Massachusetts Seniors, Teaching Hospitals and Doctors Call on Congress to Block Medicare Pay Cut

Contact: Richard Gulla
rgulla@mms.org
(781) 434-7101

Waltham, Mass. -- November 16, 2010 -- Organizations representing senior citizens, teaching hospitals and physicians in Massachusetts today urged Congress to act immediately and block a pending 23 percent cut in physician Medicare fees, arguing that the cut will severely destabilize Medicare and reduce access to care for Medicare's beneficiaries in Massachusetts.

Congress returned to Washington this week for a brief lame-duck session to address a crowded agenda, which includes Medicare. The payment cut, mandated by a congressional budget formula, will take effect Dec. 1 unless Congress acts.

The organizations are asking Congress to delay the payment cut for at least 13 months, to give Congress time to address Medicare long-term issues, particularly the flawed physician payment system.

"Seniors have earned their Medicare and the security of knowing they can keep seeing the doctors they count on," said Deborah Banda, state director of AARP Massachusetts, which represents more than 800,000 members age 50 and older in the Bay State.  "A recent AARP survey shows that no matter what political party they belong to, seniors agree that Congress has a responsibility to keep doctors in the Medicare program.  It's time for Congress to stop pointing fingers and work together to find a common-sense solution that won't drive doctors out of Medicare."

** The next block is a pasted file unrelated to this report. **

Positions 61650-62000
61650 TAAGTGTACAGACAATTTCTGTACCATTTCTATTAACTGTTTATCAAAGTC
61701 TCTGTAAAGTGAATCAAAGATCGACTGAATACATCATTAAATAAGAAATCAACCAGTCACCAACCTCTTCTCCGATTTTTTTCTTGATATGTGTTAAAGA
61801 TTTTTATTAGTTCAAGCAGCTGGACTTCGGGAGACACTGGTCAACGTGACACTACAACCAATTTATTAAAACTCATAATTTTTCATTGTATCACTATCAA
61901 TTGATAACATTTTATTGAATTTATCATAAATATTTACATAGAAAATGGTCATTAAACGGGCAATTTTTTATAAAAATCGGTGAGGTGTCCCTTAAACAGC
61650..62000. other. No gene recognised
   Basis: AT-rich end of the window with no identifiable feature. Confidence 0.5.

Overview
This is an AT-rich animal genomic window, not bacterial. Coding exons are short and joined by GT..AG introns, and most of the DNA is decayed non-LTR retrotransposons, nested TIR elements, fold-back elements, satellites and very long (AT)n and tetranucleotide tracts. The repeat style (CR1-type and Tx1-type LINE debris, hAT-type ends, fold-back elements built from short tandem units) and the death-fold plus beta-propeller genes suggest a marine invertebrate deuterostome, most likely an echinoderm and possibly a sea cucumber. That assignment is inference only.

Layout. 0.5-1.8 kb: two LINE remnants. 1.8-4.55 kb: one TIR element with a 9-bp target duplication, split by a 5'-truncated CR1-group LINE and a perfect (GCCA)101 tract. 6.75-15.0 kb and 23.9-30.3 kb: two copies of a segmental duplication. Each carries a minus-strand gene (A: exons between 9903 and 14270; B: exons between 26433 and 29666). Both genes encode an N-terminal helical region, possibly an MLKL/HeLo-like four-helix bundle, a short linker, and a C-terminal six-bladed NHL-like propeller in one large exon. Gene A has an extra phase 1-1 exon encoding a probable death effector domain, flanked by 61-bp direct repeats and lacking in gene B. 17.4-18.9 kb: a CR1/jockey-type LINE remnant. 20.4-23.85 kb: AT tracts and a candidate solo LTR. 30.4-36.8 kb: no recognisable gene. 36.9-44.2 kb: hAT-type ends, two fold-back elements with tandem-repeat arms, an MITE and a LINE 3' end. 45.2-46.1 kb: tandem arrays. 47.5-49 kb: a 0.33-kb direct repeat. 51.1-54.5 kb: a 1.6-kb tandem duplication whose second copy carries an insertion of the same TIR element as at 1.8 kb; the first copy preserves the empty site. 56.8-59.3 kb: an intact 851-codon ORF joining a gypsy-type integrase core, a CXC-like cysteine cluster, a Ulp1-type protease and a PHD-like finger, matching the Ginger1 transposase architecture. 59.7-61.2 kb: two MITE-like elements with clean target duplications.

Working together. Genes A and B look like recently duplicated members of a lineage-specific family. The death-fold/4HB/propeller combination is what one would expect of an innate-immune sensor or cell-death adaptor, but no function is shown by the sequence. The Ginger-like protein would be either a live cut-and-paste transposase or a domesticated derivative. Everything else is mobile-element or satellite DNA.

John Erwin, executive director of the Conference of Boston Teaching Hospitals, said "We urge Congress to take action to avert the pending cut and provide enough time for Congress, the Administration, and those impacted by the physician payment formula, time to develop a long term payment approach that maintains access for our seniors while keeping pace with the cost of care."

Alice A. Tolbert Coombs, M.D., president of the Massachusetts Medical Society, said "For many physicians in Massachusetts, Medicare patients account for more than of half of their practice. Doctors want to care for their Medicare patients, but a cut of this magnitude will make it difficult to continue to provide care."

It is estimated that more than 1 million Massachusetts residents are covered by Medicare. Another 71,000 members of military families in Massachusetts are similarly affected, since health insurance for military families is based on the Medicare fee schedule. The coalition also maintains that the Medicare cuts will destabilize hospitals, medical device companies, and other health care organizations, because of the far-ranging effects of the pending cuts.  One in five workers in Massachusetts is employed in health care, and 15 percent of the state's economy is related to health care.

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